Curiously, in the debate Mr. Parhad admitted that people might not have liked ancient Assyria because it was an Empire -- like the "Empire" that the United States now has. This is a little odd, since Mr. Parhad does not seem to like the United States and appears to hope that its power will founder in military action against Iraq, while protesting that someone like me should talk about how contemporaries didn't like ancient Assyria. One would think that if ancient Assyria was enlightened, likeable, and popular, then now the United States, if it qualifies as an "Empire" by his definition, would be enlightened, likeable, and popular also. But this does not seem to be the case, and at least Mr. Parhad, disliking the United States so much, has acted on this by moving to Mexico.
Another curious feature of this debate was something that to me was rather surprising, and which I could not take into account in my original treatment of the issue, and that is the rejection of some Assyrian nationalists, like Mr. Parhad himself, of Christianity. I was aware of attempts to denigrate the Old Testament and to virtually de-Judaize an Assyrian nationalist Christianity, but it can go far beyond this, with an abandonment of Christianity altogether and a desire to revive the ancient worship of the Assyrian national god, Ashur. Unfortunately, if this is supposed to it fit in with a modern Iraqi nationalism (e.g. an Assyrian Iraqi rather than an Arab Iraqi identity), there is the difficulty that such neo-pagan worship is not something that Islâm is under any obligation, by its own laws, to tolerate. If Mr. parhad, a sculptor, provided a statue of Ashur to Iraq, good Moslems would be duty bound to destroy it. Saddam Hussein may be a completely cynical Moslem, but he is presently trying to take advantage of radical Islâm. The worship of Ashur is not going to fit in with that. Mr. Parhad might want to confer with Saddam before getting too carried away. I suspect the truth is that Mr. Parhad's views, however conformable in their anti-Americanism to Saddam Hussein's, are otherwise idiosyncratic and have little to do with Hussein's actual beliefs or purposes.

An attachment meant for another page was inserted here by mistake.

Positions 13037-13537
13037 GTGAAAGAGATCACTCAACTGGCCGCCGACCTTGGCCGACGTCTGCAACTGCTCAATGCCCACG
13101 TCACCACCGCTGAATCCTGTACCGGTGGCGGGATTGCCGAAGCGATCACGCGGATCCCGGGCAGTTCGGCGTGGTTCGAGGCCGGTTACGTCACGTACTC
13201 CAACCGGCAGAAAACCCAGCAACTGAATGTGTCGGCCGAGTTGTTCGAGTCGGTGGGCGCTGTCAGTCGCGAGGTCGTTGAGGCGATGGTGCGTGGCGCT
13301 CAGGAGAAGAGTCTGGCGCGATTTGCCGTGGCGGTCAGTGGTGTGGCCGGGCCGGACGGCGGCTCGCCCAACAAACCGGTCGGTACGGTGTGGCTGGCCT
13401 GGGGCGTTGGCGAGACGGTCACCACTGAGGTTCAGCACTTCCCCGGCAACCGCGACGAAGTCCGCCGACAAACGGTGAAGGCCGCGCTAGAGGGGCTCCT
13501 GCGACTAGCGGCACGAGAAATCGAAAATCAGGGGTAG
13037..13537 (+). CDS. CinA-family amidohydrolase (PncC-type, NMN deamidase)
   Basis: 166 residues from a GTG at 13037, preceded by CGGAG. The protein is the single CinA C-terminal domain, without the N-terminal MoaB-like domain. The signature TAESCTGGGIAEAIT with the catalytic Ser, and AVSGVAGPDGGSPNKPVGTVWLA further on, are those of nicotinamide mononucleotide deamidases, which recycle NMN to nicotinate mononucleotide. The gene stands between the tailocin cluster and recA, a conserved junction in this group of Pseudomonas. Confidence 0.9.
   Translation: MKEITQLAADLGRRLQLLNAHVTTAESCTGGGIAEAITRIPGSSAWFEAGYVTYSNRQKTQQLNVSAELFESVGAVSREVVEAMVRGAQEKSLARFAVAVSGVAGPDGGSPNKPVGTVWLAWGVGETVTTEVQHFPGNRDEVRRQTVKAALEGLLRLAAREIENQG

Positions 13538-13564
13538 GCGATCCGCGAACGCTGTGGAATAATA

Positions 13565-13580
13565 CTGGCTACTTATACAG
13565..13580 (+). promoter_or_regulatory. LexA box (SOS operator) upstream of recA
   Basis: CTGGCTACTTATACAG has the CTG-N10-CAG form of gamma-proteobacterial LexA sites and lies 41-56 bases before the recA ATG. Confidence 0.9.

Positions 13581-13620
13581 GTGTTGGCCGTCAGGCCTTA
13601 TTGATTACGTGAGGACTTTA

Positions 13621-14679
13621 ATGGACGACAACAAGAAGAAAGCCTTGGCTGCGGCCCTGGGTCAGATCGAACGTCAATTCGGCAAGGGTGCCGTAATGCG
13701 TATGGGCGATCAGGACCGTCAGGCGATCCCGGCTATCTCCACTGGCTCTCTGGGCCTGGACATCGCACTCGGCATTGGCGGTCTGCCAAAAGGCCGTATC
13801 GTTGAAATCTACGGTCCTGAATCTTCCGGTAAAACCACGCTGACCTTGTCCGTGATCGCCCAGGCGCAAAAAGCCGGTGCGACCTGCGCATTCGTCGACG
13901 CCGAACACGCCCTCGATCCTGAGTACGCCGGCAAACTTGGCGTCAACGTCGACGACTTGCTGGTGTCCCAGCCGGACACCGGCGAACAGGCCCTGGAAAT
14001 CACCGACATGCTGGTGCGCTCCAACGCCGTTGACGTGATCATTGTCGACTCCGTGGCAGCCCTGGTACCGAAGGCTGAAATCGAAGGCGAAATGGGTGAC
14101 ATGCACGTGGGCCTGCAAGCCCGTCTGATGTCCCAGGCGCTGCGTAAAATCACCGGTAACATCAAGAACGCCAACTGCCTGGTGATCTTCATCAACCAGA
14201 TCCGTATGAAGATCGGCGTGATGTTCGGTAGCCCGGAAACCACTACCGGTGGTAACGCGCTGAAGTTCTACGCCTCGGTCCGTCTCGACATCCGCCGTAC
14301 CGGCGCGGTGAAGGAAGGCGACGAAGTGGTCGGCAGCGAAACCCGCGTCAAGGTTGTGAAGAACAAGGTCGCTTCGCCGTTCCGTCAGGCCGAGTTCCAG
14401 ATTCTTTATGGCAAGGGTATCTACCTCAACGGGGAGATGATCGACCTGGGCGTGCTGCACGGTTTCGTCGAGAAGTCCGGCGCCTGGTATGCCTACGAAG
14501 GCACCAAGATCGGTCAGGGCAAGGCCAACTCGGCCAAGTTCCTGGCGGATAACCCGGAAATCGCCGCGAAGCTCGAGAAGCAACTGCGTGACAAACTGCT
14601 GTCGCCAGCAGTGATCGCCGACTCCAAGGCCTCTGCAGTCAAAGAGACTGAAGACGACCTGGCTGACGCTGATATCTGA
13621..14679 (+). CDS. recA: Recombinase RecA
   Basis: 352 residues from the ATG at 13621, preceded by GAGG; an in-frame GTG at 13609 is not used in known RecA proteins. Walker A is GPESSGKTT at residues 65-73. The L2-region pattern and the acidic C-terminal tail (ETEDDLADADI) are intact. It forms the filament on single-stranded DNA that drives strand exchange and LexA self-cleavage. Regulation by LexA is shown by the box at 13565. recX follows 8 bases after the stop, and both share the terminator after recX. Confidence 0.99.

Since September 11, 2001, of course, a pro-Iraqi anti-Americanism, whether Assyrian or Arab, Ashur-worshipping or Islamic in origin, is not going to sound good to most Americans or, I hope, most Assyrians. If the Assyrian community stayed away from the Valley College forum for fear of attacting hostile attention from Americans, this was a wise response indeed, when the presumably pro-Assyrian speaker was identifying himself with the enemies of America and could barely conceal his own anti-American animus. Since many Americans may be unaware that there even are Christian communities in the Middle East (an Egyptian Christian, a Copt, perhaps mistaken as a Moslem, was murdered in San Gabriel soon after September 11), and Arab Christians are at pains to dissociate themselves from Islam (as many Moslems are at pains to dissociate themselves from radical "Islamist" ideology), the last thing the Assyrians need is an ideology to dissociate them from Christianity and associate them with, of all people, Saddam Hussein.